All- American BBQ
New twists on an old tradition
Houston’s Young Gun
At age 30, when most people still struggle to throw a successful dinner party, Houston native Greg Gatlin was slow-smoking dozens of briskets a week. He opened Gatlin’s BBQ in 2010 in a 700-square-foot bungalow with just three employees, two of whom were his parents. Seven years later, his brisket is lauded as the best in the city, and he’s since moved to a much larger space.
“We’re paying homage to the original style of barbecue but making it our own,” says Gatlin, 37, who works with classically trained French chef collaborator Michelle Wallace. “Barbecue isn’t just a bunch of guys sitting around eating anymore. You want some lighter things.”
His menu features staples of Texas tradition, like a moist brisket with a thick three-pepper bark and monstrously fatty beef ribs, but Wallace helps Gatlin’s stand out with specials like Asian-style beef rib tacos marinated in sesame oil and grilled corn on the cob with jalapeño–brown sugar compound butter.
An Australian With Chops
Jess Pryles doesn’t look like your typical pitmaster, and her heavy Australian accent is far from a Southern drawl. A love of brisket led her to immigrate to Texas and become an honorary Texan in 2015.
Despite the challenges of an Australian woman navigating a very American, maledominated industry, Pryles has carved out a unique niche, thanks to her barbecue rubs, including Hardcore Carnivore rub, which features one of the trendiest ingredients around: activated charcoal. The stuff is wildly popular with everyone from hipster bartenders to New Age health fanatics, and Pryles recognized its midnight hue as a perfect match for barbecue. She calls it “cosmetics for meat.”
She’s savvy about self-promotion as well as seasoning. Her website (jesspryles.com) brims with creative recipes and practical cooking tips.
“The new generation of social media opened me up to an audience I wouldn’t reach otherwise,” says Pryles. And her impressive following has helped her develop partnerships with some of the biggest brands in barbecue, including her own line of cooking products and even a signature smoker. Her book, Hardcore Carnivore, comes out next month.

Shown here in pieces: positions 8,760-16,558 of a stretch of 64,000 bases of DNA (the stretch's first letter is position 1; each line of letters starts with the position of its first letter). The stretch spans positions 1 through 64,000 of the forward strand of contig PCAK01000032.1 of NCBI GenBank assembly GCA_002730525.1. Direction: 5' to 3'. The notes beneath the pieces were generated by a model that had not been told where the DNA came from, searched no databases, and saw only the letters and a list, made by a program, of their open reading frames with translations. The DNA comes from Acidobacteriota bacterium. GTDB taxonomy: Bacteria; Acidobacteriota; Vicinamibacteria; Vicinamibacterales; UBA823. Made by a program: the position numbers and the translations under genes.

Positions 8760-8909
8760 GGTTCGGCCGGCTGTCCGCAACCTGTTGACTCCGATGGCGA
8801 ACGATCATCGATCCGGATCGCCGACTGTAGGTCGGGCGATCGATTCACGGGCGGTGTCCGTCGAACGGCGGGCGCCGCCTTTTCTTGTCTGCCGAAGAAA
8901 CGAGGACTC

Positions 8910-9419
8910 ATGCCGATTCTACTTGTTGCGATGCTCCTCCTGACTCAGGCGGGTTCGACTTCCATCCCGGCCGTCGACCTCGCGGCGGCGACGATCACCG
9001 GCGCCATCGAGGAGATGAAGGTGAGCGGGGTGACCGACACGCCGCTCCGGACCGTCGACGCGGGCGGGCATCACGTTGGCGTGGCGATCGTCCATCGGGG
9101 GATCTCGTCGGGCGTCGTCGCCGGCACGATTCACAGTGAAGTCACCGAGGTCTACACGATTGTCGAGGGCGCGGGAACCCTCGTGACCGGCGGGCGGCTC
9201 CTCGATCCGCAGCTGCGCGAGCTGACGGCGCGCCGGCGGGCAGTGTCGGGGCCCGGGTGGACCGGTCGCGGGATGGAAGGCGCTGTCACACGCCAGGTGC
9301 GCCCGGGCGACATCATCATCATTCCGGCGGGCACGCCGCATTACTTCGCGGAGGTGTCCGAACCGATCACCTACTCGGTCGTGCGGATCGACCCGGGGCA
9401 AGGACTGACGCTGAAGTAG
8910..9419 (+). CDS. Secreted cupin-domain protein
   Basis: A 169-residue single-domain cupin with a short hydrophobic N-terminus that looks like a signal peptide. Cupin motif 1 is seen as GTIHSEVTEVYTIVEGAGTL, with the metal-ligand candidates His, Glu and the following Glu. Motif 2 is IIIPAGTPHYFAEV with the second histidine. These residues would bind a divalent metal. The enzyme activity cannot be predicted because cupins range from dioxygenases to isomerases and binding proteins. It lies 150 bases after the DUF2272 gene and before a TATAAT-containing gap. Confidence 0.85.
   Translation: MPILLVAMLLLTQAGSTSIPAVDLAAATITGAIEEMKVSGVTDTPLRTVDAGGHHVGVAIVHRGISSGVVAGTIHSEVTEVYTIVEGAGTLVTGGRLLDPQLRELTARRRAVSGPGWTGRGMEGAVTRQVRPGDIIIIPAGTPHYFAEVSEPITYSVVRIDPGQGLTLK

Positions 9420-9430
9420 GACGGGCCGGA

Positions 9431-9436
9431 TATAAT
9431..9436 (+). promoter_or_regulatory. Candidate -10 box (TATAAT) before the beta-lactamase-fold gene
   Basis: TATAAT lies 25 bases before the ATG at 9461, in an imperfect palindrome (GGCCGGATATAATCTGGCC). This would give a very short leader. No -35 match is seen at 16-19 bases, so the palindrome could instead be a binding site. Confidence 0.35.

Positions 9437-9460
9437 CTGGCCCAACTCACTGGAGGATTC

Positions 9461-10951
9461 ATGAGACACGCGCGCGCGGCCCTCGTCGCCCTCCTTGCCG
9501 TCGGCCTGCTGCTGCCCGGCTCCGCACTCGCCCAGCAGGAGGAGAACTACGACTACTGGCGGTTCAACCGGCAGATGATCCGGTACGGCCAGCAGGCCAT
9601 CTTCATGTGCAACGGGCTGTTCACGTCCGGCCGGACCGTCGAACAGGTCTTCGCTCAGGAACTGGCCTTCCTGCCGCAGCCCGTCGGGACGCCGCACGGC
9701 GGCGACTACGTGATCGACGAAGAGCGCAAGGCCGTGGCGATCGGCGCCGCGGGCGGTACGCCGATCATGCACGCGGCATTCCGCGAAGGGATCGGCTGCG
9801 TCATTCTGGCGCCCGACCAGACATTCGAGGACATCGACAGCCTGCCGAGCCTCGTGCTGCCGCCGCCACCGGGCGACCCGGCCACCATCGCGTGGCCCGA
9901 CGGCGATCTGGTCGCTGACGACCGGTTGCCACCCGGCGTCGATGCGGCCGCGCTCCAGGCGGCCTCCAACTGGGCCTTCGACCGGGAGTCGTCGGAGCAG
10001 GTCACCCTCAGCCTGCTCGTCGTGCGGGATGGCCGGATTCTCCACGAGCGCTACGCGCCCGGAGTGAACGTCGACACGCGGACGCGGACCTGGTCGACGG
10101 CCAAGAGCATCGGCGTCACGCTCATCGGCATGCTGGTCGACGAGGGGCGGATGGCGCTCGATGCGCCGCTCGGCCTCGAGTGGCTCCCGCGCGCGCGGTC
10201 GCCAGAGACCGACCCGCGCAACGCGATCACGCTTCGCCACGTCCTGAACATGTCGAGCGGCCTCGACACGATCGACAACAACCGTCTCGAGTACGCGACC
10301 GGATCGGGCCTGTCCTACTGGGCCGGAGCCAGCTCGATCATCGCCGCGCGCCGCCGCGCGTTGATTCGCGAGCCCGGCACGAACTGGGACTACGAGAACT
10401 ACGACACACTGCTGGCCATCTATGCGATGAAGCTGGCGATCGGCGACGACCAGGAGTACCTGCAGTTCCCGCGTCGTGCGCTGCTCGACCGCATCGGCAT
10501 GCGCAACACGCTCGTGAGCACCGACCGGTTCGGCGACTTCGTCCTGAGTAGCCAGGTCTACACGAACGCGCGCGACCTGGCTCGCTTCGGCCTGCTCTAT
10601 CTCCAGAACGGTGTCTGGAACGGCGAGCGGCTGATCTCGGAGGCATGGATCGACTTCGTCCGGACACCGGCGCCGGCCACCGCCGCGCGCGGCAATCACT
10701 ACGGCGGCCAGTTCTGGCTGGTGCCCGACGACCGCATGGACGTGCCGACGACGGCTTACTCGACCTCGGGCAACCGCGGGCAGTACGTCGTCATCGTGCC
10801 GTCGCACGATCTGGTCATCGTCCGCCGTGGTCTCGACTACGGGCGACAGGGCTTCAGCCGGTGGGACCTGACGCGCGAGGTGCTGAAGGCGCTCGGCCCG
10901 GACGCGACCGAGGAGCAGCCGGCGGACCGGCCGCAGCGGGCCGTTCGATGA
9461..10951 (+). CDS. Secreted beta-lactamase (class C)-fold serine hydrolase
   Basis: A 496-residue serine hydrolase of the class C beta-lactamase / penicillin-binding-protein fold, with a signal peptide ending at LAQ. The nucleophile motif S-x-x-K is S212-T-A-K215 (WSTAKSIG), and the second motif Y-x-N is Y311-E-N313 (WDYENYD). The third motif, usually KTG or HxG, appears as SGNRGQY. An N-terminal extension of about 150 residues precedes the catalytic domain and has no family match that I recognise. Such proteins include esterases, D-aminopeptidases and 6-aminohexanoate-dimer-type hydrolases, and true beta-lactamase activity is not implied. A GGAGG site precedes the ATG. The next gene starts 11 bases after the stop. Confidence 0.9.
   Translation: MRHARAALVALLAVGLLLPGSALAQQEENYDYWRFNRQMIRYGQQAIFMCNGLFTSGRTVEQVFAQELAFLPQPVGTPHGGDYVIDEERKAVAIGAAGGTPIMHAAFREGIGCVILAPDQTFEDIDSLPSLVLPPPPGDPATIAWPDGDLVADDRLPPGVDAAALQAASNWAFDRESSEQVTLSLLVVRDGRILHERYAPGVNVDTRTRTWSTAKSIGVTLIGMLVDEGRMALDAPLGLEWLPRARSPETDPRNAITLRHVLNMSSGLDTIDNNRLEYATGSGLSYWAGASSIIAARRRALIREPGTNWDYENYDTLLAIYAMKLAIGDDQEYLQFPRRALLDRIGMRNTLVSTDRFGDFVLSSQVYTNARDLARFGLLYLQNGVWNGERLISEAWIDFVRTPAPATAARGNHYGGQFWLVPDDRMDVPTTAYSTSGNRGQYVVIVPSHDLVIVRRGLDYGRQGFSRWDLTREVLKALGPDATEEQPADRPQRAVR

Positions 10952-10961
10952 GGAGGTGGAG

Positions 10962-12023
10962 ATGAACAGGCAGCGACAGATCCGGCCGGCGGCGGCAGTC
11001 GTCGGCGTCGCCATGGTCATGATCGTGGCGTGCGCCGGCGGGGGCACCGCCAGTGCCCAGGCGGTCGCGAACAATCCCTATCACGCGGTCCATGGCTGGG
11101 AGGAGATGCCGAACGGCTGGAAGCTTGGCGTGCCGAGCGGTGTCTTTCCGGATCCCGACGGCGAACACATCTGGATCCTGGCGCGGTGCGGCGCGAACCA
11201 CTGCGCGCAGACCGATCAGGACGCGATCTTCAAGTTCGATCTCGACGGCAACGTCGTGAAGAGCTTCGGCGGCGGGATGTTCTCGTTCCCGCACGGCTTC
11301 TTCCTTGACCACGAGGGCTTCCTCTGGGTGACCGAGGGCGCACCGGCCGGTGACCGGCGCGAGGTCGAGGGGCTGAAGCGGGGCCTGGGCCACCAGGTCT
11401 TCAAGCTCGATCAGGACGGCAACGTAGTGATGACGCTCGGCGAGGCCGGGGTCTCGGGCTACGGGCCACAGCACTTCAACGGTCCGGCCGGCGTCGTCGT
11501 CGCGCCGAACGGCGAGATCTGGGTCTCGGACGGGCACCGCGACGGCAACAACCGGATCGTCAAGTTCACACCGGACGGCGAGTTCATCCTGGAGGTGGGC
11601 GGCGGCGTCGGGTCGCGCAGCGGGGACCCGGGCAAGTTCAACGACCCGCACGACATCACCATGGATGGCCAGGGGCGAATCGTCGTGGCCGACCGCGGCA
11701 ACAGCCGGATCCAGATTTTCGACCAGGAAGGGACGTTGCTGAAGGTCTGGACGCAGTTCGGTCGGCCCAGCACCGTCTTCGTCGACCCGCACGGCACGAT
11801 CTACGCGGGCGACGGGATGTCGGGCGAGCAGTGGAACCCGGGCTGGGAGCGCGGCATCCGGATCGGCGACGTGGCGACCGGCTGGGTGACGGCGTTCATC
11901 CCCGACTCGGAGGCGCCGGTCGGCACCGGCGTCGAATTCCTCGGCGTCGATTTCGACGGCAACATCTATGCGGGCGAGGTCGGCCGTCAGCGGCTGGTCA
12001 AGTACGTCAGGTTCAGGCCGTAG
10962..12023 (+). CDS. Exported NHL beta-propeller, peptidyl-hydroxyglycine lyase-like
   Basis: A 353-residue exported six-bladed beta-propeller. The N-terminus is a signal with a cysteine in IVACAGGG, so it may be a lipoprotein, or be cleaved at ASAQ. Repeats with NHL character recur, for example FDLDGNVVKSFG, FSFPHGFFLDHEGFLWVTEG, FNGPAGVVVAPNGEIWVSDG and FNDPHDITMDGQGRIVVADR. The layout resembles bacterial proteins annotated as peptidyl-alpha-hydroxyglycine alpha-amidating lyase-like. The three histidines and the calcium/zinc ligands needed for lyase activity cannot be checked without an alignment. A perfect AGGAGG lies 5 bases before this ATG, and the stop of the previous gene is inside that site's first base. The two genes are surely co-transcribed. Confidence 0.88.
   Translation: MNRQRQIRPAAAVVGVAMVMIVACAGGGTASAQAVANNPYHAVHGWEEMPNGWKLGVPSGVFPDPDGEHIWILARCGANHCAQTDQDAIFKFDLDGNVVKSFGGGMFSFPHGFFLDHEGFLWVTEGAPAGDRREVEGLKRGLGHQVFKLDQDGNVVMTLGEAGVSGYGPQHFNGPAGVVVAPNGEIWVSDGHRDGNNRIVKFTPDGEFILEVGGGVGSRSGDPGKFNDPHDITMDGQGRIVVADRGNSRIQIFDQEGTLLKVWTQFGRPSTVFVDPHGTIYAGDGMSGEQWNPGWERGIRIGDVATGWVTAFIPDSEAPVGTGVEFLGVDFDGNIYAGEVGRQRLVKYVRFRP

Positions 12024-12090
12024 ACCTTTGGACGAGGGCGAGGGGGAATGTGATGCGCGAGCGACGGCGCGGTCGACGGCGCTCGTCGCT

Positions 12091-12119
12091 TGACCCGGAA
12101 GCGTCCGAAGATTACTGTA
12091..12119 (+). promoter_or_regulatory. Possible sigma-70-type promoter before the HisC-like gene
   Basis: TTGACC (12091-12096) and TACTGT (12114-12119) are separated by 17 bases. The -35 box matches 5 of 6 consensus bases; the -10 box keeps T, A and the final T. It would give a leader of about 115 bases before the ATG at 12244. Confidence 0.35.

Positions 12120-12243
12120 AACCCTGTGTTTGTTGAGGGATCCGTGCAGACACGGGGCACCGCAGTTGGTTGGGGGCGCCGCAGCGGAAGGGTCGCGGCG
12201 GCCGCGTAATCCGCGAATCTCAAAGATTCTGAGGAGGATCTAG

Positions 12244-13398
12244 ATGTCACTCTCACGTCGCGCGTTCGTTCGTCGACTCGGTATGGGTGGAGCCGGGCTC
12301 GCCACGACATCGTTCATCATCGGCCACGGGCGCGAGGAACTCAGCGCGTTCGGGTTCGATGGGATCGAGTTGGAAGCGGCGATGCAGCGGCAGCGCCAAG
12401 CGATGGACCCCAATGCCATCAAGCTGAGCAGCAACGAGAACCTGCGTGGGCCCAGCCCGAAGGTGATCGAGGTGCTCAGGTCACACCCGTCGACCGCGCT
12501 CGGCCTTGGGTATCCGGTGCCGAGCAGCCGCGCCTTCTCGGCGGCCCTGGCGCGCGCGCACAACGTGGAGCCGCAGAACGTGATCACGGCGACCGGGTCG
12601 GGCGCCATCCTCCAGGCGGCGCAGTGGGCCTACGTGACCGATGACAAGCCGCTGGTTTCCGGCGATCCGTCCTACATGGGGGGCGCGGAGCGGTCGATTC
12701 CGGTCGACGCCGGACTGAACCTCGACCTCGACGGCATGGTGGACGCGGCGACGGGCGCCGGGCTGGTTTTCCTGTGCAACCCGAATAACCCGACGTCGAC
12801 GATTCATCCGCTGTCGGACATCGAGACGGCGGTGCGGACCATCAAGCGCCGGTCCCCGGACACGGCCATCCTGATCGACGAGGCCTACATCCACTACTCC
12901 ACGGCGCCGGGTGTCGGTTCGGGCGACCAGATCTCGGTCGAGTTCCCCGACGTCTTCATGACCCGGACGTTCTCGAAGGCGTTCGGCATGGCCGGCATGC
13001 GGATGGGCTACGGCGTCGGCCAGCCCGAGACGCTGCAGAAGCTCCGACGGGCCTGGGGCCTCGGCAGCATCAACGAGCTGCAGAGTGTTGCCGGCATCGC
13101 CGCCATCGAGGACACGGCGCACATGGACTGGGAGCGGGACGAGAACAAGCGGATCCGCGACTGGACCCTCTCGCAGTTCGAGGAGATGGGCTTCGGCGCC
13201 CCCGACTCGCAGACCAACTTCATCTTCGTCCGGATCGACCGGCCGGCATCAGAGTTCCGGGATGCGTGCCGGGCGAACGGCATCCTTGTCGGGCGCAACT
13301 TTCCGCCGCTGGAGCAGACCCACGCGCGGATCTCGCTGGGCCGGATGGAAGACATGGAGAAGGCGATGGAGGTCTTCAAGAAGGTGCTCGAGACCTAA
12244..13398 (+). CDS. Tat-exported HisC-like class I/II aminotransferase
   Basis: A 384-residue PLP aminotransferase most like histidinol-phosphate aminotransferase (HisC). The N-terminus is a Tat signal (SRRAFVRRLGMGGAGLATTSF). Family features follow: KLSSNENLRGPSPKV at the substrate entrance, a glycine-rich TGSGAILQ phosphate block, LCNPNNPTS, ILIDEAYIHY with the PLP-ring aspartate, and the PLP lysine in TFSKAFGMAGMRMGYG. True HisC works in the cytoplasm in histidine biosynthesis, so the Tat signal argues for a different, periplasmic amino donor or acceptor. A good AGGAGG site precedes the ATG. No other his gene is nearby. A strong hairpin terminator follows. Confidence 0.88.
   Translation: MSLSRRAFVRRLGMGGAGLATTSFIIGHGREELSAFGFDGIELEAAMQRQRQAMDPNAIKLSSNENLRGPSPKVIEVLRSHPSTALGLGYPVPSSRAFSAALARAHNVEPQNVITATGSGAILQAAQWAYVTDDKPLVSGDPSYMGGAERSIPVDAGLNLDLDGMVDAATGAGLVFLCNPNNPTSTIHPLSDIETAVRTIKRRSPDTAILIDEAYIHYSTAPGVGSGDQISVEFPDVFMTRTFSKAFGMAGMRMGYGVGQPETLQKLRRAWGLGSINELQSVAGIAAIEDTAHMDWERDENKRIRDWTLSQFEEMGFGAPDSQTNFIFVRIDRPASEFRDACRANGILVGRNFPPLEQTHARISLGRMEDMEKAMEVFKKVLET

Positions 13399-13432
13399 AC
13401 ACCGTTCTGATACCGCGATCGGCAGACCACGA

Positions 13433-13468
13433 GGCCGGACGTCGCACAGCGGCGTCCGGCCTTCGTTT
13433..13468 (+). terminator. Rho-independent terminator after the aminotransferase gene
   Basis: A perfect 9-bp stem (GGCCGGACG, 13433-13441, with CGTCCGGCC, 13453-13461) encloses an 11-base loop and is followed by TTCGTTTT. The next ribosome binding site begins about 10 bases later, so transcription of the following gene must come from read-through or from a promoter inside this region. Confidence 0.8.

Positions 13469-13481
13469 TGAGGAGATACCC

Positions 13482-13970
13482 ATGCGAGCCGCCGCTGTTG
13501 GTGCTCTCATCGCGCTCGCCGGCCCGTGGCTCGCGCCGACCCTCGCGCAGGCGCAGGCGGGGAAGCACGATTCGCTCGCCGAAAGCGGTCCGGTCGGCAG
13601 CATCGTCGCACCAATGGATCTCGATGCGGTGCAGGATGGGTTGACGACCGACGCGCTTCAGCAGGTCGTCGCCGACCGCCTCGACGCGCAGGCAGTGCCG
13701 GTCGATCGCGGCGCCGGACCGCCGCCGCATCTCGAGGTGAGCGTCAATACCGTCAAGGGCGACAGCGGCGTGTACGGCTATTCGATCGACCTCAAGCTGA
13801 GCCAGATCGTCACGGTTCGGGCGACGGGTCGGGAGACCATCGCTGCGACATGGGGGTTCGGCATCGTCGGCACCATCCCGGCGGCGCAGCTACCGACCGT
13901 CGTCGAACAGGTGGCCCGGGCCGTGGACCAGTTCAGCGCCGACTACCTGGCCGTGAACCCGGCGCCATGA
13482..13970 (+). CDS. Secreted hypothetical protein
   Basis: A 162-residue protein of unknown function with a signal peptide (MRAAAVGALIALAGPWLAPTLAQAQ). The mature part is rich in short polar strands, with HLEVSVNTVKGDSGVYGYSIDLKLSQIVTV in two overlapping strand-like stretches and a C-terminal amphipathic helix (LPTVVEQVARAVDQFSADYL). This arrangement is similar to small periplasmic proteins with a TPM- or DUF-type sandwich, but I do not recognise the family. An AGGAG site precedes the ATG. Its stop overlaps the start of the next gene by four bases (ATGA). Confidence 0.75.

Georgia’s Second Generation
Myron Mixon and his 26-year-old son, Michael, are a study in old- and new-school barbecue. Myron, the lead pitmaster of Jack’s Old South Competition Bar-B-Que Team, speaks with a slow-asmolasses cadence you’d expect to hear in their tiny hometown of Unadilla, Ga. Michael talks in rapid-fire circles, with a grin as wide as a barn door.
His dad is a barbecue legend, but this isn’t a coattail ride for Michael. When he turned 19, he formed his own team and won the Georgia Barbecue Association circuit. Today he is one of the youngest pitmasters to lead a cook team and puts a millennial spin on his work.
“We’re playing with stuff that I would never affiliate with barbecue,” says Michael. That means tasting more than 40 different types of mango to develop a concentrate for a marinade, incorporating Asian flavors like ginger or applying Latin influences like habanero flakes. He plans to bring those fresh flavors to his brisket at the upcoming Kansas City American Royal World Series of Barbecue.
When Myron retires, Michael will take over the empire, but for now he’s building his own. He’s an ambassador for Cabo Wabo Tequila and has his own Food Network show, BBQ Rig Race, which follows four teams as they drive custom barbecue smokers across Texas.
The Melting Pot Brooklynite
Traditionally, barbecue restaurants cook food the owners were raised on. That often means brisket in Texas, whole hog in the Carolinas and pork in Memphis. But what if a pitmaster is from a melting pot like New York?
“In New York City, we don’t have rules. We’re not tied to the Texas Trinity of brisket, ribs and sausage, or cooking whole hog,” says Billy Durney. A former celebrity bodyguard, he left the security field to pursue his pitmaster dreams and open Hometown Bar-B-Que in Brooklyn’s Red Hook in 2013.
“At Hometown, we’re a canvas of the beautiful, multicultural, ethnic city that I grew up in,” says Durney, 45. “I spent time with Vietnamese grocers, owners of Korean restaurants and people from Oaxaca [Mexico] and the West Indies.” That translates to specialties like lamb belly Vietnamese banh mi sandwiches, Jamaican jerk baby back ribs, Korean sticky ribs and wood-fired Oaxacan chicken.
Greg Gatlin of Gatlin’s BBQ in Houston
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